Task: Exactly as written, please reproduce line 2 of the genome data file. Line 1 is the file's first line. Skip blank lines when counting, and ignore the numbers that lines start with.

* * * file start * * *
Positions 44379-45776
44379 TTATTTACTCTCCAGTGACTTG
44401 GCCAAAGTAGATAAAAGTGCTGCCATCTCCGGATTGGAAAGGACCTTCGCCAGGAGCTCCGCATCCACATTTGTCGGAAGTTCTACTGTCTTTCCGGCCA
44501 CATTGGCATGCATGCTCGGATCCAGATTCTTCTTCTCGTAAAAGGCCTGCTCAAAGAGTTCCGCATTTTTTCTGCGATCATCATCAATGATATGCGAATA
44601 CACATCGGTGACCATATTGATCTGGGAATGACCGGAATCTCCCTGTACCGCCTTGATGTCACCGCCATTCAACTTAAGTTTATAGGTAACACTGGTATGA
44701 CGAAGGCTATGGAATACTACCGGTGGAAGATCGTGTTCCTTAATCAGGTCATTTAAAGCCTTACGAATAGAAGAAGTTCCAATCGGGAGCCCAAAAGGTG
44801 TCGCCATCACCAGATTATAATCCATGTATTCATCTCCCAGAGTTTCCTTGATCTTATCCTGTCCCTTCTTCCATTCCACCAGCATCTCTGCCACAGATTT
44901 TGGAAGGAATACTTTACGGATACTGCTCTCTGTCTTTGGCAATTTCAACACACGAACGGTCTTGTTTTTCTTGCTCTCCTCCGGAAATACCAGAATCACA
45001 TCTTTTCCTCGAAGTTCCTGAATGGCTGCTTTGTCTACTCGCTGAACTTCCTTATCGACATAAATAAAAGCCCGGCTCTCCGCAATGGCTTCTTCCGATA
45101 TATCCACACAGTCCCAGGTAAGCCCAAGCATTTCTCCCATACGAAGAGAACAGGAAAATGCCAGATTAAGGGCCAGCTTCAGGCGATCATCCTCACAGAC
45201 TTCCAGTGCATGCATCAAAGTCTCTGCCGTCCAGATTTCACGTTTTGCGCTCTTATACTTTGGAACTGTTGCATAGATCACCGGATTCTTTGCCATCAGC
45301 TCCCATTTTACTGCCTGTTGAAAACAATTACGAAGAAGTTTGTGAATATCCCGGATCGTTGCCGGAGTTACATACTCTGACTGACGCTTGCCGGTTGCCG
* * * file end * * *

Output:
44379 TTATTTACTCTCCAGTGACTTG